• Four issues didn't seem like enough to cover the first story arc. Adding another two would have made it feel far more robust and developed.


Kaiju Score, Page 21, Rem Broo, Aftershock Comics
Kaiju Score, Page 21, Rem Broo, Aftershock Comics

WHY SHOULD I READ IT?

If you are predisposed to liking monster stories, you are going to enjoy this – full stop. When you take a step beyond what will be that core demographic, Kaiju Score is a well-balanced book that will appeal to a wider audience, including the manga crowd.


It has a cross-pollinated appeal with a good equilibrium between its existence as a crime and a monster story, and it successfully outstrips its pulpy roots which explains why it has been so well-received and is poised to be one of the underdog, sleeper comic hits of the year. I personally really enjoyed it and look forward to seeing where Patrick, Broo, and Sharpe take this rather unorthodox journey.


WHAT DO I READ NEXT?


If you like the writing:

  • Grimm Fairy Tales by James Patrick, Joe Brusha, & Carlos Granda

  • Joker's Asylum II: Harley Quinn by James Patrick & Joe Quinones

  • Campisi: The Dragon Incident by James Patrick & Marco Locati (to be released in Aug 2021)

If you like the art:

  • Beethoven by Peer Meter & Rem Broo

  • Terminal Protocol by Jordan Alsaqa & Rem Broo

  • The End Times of Bram and Ben by James Asmus, Jim Festante, & Rem Broo


ABOUT THE CREATORS


James Patrick – Writer (@JamesPatrik)

  • James Patrick is an award winning comics writer and artist. He has written for major comic titles such as Batman, Harley Quinn, Green Arrow, Star Trek, and Angel. His creator-owned books include Death Comes to Dilinger and Kaiju Score.

  • Patrick did web strips for Kevin Smith's Movie Poop Shoot website.

  • He scored his initial work with DC Comics on Batman Confidential through a MySpace message, and he maintains active current social media channels today.


Rem Broo – Illustrator (@rembroo)

  • Rem Broo is a self taught Romanian comic artist who left his career in architecture to pursue his love of illustration.

  • Broo's first big break in comics was working with James Asmus & Jim Festante on their creator owed project The End Times of Bram and Ben for Image comics.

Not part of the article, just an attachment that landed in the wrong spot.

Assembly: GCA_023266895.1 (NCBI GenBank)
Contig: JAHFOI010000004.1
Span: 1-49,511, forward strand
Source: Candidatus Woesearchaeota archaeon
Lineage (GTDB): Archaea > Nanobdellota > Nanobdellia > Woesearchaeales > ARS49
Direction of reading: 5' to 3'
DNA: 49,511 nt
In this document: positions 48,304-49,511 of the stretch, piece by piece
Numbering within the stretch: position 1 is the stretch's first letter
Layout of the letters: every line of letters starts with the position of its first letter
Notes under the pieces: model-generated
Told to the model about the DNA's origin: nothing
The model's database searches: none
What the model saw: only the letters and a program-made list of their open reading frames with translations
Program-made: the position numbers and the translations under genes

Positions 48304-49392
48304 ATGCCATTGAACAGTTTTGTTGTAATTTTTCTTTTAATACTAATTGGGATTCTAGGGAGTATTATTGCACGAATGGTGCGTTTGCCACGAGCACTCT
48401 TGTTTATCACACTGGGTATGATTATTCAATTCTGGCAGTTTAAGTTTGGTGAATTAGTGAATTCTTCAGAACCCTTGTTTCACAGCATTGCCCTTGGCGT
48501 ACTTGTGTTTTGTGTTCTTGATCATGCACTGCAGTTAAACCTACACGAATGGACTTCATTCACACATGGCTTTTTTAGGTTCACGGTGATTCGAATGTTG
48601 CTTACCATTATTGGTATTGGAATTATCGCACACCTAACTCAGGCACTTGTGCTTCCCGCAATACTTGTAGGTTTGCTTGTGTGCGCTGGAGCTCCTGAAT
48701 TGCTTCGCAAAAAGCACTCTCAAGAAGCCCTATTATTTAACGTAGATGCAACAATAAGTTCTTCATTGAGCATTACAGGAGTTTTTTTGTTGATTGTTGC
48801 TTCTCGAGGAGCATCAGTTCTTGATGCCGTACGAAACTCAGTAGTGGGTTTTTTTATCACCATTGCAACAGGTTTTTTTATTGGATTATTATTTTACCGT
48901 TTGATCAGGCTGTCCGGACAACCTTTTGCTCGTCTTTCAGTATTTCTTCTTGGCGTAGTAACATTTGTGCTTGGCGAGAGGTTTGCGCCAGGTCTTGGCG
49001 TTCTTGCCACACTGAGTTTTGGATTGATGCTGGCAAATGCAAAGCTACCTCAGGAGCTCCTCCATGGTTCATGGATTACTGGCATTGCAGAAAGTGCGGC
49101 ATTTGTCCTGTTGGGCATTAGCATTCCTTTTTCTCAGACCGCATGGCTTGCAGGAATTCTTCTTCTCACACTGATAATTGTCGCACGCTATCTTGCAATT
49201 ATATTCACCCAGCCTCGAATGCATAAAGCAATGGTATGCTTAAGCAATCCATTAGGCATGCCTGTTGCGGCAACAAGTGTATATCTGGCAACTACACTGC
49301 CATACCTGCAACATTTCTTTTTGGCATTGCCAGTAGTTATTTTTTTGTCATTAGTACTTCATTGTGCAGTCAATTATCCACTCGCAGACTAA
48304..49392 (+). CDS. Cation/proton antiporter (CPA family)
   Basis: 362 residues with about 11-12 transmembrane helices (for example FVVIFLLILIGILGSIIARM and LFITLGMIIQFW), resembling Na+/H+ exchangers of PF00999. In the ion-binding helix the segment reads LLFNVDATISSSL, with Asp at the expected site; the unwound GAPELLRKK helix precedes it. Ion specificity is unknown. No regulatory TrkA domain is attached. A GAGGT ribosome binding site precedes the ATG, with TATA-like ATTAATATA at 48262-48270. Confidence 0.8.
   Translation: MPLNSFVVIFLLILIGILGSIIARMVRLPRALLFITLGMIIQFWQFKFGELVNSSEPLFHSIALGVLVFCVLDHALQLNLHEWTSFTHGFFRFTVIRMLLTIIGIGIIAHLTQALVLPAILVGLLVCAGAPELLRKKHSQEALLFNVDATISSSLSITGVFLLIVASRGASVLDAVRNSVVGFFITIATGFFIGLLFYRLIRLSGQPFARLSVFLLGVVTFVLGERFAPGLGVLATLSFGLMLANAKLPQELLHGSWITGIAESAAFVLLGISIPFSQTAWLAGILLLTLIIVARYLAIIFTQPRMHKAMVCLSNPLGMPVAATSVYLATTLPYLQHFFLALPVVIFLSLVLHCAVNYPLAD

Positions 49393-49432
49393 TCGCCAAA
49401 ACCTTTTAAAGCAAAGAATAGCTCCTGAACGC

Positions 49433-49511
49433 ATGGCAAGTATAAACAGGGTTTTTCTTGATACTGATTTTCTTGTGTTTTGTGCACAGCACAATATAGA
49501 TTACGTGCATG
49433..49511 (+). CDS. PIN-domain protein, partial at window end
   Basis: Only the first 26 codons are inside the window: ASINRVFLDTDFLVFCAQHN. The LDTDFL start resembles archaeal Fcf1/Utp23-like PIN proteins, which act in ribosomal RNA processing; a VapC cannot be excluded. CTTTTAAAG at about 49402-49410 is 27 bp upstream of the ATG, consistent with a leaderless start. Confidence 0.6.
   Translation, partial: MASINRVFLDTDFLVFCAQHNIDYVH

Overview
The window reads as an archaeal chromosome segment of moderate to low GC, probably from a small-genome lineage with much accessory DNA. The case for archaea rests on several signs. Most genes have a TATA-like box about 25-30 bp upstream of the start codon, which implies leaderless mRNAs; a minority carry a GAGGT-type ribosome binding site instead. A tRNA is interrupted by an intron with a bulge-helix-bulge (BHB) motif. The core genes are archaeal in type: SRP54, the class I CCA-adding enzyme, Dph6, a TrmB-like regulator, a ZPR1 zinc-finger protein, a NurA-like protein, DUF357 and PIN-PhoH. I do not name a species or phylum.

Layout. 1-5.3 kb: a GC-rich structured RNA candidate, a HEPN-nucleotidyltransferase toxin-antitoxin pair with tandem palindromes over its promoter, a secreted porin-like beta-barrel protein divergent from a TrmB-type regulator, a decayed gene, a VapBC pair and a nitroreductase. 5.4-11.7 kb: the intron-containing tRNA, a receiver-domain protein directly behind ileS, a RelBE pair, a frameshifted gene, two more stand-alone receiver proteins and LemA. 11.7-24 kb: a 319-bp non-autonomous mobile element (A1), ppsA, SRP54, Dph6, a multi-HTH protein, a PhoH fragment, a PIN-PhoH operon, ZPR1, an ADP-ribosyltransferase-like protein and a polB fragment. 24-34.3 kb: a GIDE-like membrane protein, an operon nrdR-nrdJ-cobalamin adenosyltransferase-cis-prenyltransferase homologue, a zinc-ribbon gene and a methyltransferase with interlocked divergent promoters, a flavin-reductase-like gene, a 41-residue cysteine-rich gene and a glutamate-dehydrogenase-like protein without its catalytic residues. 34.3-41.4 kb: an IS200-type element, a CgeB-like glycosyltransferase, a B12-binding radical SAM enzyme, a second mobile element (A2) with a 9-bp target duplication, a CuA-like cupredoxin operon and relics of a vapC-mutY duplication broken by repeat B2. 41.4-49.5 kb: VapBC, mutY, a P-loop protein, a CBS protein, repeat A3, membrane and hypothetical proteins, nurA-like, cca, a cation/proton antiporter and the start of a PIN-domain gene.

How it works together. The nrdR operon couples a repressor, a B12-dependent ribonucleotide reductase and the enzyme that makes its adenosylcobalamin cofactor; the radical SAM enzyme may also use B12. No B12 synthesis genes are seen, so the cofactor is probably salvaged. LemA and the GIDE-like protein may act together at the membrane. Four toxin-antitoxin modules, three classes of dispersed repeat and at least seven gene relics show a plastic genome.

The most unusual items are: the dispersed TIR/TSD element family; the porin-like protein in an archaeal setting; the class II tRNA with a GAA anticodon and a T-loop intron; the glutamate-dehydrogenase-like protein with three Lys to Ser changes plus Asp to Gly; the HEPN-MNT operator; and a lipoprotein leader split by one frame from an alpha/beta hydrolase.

• Smash Hit: Before Kaiju Score was released in comic form, Sony Pictures acquired the film rights.


Dave Sharpe – Letterer (@daveLsharpe)

  • Dave Sharpe is a graduate of the Kubert School, formerly the Joe Kubert School of Cartoon and Graphic Art. Upon graduating, he immediately went to work for Marvel where he has lettered hundreds of titles. He has also taken on lettering duties at DC, Valiant, and Aftershock Comics.

  • In the late 1990s and early 2000s, Sharpe helped run the lettering department at Marvel.

  • He is also the bass player for the band Dead Cowboy, a heavy metal group focused on the Central Pennsylvania music scene.


HOW DO I BUY IT?

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The image(s) used in this article are from a comic strip, webcomic or the cover or interior of a comic book. The copyright for this image(s) is likely owned by either the publisher of the comic, the writer(s) and/or artist(s) who produced the comic. It is believed that the use of this image(s) qualifies as fair use under the United States copyright law. The image is used in a limited fashion in an educational manner in order to illustrate the points of the author and not for the purpose of entertainment or substituting the original work. It is believed the use of this image has had no impact on the market value of the original work.

All Kaiju Score characters and the distinctive likeness(es) thereof are trademarks of and copyright James Patrick and Rem Broo or their respective owners. ALL RIGHTS RESERVED